Let’s stop scapegoating poor



Last September, Republican Party Chairman Rick Bennett, a former state Senate president, said party officials would begin gathering about 62,000 signatures this fall with a goal of putting a question on the November 2016 ballot. The measure would cut the income tax rate in half over a four-year period and institute a new series of welfare reforms.

“These are very popular reforms,” he told the Portland Press Herald. “I expect people will vote for them overwhelmingly.”

Now, I hear, they have abandoned this effort until next year.

Here is what really stands out to me. We can collect enough signatures, generally around 65,000, to give people the choice to legalize recreational marijuana. But signature gatherers haven’t been able to get enough to put on the ballot a Republican-backed measure to cut the income tax or “reform the welfare system.”

The Republicans either are not as competent as the pot smokers in Maine, or there is no support for cutting the top income tax rate from 7.15 percent to 4 percent. Maybe it is because such a cut would force towns to raise property taxes and slash services and the state would probably end up raising the sales tax.

I have testified against proposed massive income tax cuts in the past. As chairman of Lee Auto Malls, I am fortunate to run a very successful business that puts me in the highest income tax bracket. As I see it, people in my tax bracket will get the largest tax cut, and everyone else in my town will have to pay for it through higher property taxes. On the surface, it would be a good deal for me.

But as a citizen and employer, disproportionately shifting much of the burden of paying for our schools and services from the rich to the middle class and poor doesn’t look like a good deal for our state as a whole. I don’t mind paying a higher rate to be able to live in Maine and see our schools and fire departments adequately funded.

As for changes to the welfare system, these include drug testing, instituting stronger work requirements and making asylum seekers ineligible for benefits.

I am opposed to drug testing. We don’t do it at Lee Auto Malls because I view it as intrusive and unnecessary. We have 470 employees, the vast majority of whom are model employees. Once in a while, we have someone with an alcohol or drug problem. It usually becomes apparent very quickly, and we deal with it on an individual basis. We almost always try to assist them in getting help. If they are unwilling or unable to get help and continue to drink or use drugs while on the job, we let them go.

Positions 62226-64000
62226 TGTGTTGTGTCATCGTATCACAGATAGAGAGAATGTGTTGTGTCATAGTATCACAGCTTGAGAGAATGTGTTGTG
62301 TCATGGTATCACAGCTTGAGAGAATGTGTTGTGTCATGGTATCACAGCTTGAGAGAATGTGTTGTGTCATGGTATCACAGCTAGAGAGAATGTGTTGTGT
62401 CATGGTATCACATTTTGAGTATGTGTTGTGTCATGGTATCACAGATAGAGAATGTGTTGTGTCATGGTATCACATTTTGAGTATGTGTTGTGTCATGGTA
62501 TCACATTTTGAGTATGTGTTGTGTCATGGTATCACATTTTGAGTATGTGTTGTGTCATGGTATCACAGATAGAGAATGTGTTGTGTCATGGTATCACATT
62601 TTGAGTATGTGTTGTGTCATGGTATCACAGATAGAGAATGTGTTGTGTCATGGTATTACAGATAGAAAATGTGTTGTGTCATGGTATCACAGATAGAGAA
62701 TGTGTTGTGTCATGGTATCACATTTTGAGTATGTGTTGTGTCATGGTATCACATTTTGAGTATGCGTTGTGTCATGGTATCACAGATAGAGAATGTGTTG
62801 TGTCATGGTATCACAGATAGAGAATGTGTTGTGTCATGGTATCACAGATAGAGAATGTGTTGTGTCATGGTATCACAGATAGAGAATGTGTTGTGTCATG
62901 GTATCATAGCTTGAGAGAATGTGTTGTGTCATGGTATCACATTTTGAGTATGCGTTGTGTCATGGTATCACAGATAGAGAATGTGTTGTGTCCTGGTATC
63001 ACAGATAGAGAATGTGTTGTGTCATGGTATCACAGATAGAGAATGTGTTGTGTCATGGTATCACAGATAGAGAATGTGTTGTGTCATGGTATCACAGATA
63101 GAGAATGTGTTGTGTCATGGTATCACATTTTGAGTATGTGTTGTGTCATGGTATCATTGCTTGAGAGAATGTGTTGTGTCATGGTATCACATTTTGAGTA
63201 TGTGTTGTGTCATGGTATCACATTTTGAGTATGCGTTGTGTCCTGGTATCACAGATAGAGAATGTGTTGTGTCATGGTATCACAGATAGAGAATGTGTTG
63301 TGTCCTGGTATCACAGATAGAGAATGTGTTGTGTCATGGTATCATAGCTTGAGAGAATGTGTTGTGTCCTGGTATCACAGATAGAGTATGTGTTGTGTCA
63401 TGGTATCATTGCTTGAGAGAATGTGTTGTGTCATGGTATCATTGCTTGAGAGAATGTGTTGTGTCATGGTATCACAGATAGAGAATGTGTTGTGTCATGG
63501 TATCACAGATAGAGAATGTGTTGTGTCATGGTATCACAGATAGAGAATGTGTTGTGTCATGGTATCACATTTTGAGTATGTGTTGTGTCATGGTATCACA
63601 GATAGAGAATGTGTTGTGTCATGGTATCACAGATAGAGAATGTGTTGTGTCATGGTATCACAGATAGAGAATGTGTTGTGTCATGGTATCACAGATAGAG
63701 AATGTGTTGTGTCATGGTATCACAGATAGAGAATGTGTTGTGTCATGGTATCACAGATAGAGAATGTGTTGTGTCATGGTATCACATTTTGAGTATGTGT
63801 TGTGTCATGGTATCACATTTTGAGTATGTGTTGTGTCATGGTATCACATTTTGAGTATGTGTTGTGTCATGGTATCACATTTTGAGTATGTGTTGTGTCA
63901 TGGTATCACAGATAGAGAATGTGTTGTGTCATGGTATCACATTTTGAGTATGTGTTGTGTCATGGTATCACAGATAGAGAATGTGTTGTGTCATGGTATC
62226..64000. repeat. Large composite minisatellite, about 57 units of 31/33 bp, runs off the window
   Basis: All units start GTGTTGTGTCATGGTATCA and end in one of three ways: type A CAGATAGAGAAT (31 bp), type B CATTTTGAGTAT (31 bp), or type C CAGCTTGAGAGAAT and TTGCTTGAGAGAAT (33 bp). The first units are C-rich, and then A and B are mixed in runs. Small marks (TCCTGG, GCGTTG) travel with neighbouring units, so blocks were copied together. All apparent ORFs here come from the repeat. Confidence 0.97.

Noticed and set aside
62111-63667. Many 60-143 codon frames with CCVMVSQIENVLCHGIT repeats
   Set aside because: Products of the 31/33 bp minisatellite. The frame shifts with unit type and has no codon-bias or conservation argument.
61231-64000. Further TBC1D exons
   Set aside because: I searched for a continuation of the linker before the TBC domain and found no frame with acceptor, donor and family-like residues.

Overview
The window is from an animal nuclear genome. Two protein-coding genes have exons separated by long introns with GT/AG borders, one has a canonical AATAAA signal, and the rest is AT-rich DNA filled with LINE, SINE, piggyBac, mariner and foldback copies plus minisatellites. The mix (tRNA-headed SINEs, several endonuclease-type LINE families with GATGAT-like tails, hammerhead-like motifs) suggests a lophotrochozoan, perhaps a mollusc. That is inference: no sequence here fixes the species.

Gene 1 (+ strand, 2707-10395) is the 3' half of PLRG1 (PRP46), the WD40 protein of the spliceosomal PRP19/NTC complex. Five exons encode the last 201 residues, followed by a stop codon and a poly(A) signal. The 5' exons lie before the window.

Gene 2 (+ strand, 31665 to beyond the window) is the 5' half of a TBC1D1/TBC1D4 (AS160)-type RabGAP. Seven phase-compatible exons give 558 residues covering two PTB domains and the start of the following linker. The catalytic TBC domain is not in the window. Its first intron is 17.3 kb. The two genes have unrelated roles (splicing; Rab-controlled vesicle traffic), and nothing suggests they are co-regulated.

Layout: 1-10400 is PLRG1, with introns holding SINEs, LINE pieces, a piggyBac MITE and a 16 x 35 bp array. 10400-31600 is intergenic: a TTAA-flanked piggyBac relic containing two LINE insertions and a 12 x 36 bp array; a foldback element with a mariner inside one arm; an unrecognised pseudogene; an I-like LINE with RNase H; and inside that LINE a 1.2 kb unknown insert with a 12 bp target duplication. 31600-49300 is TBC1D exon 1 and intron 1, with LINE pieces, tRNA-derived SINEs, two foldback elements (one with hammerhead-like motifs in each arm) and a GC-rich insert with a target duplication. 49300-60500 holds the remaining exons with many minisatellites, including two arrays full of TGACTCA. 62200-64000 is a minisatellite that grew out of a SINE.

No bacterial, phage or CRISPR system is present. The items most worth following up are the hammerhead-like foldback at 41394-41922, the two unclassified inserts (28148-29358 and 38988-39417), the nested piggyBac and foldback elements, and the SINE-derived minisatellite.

I know drugs have become a massive problem in Maine. Drug testing is not going to make it go away. Restricting the availability of OxyContin, oxycodone, Vicodin and all of the variations of these drugs would be a start.

I am very much in favor of cracking down on welfare fraud, but we still have to be intelligent about it.

Mary Mayhew, in her role as the Department of Health and Human Services commissioner, has cost us hundreds of millions of dollars through gross incompetence. For example, Riverview Psychiatric Hospital, which is run by DHHS, is on track to be charged $20 million per year by the federal government because they lost their federal certification. That will amount to $100 million by 2018 if they don’t fix the problems at the facility.

According to the Bangor Daily News, over the last five years, judges have ordered nearly $951,000 in restitution from recipients who defrauded benefits programs, or about $190,000 per year. The LePage administration is wasting, squandering and spending over 100 times more than they are collecting from the perpetrators.

During the same time, the state has recovered nearly $61 million in state and federal money from providers for fraud, or more than $12 million per year.

The governor and Mayhew have such a fixation on welfare fraud, yet their focus is on the rare cases of individual fraud. They never seem to talk about the big wins that don’t involve any wrongdoing by benefit recipients – $61 million! Go after the big money.

Maine is lagging behind the rest of New England. We are ranked 47th in the nation for economic growth. Isn’t it time to focus on doing some good instead of cutting my taxes, raising property taxes and scapegoating the poor?

Adam D. Lee is chairman of Lee Auto Malls, a family-owned business since 1936. The Credit Now division of Lee Auto has a location in Ellsworth.

 

Leave a Reply

Your email address will not be published.